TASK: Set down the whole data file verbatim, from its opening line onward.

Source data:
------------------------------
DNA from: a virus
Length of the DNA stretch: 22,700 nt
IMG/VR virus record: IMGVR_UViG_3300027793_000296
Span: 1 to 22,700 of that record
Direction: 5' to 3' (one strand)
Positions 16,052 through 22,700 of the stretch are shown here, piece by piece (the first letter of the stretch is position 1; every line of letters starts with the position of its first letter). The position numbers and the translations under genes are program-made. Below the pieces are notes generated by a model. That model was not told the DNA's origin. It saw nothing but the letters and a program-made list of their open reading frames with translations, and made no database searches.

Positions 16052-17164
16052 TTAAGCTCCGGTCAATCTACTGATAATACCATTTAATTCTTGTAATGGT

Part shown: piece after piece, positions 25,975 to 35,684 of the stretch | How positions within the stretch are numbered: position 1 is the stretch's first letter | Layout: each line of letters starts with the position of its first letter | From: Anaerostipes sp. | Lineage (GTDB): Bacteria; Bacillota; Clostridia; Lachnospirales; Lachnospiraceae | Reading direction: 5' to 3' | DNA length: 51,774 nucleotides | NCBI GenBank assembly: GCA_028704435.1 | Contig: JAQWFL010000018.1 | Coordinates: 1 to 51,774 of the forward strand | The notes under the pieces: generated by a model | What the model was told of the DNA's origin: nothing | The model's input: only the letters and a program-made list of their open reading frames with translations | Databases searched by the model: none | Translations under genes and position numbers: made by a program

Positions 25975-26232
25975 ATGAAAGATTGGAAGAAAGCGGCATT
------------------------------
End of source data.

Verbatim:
DNA from: a virus
Length of the DNA stretch: 22,700 nt
IMG/VR virus record: IMGVR_UViG_3300027793_000296
Span: 1 to 22,700 of that record
Direction: 5' to 3' (one strand)
Positions 16,052 through 22,700 of the stretch are shown here, piece by piece (the first letter of the stretch is position 1; every line of letters starts with the position of its first letter). The position numbers and the translations under genes are program-made. Below the pieces are notes generated by a model. That model was not told the DNA's origin. It saw nothing but the letters and a program-made list of their open reading frames with translations, and made no database searches.

Positions 16052-17164
16052 TTAAGCTCCGGTCAATCTACTGATAATACCATTTAATTCTTGTAATGGT

Part shown: piece after piece, positions 25,975 to 35,684 of the stretch | How positions within the stretch are numbered: position 1 is the stretch's first letter | Layout: each line of letters starts with the position of its first letter | From: Anaerostipes sp. | Lineage (GTDB): Bacteria; Bacillota; Clostridia; Lachnospirales; Lachnospiraceae | Reading direction: 5' to 3' | DNA length: 51,774 nucleotides | NCBI GenBank assembly: GCA_028704435.1 | Contig: JAQWFL010000018.1 | Coordinates: 1 to 51,774 of the forward strand | The notes under the pieces: generated by a model | What the model was told of the DNA's origin: nothing | The model's input: only the letters and a program-made list of their open reading frames with translations | Databases searched by the model: none | Translations under genes and position numbers: made by a program

Positions 25975-26232
25975 ATGAAAGATTGGAAGAAAGCGGCATT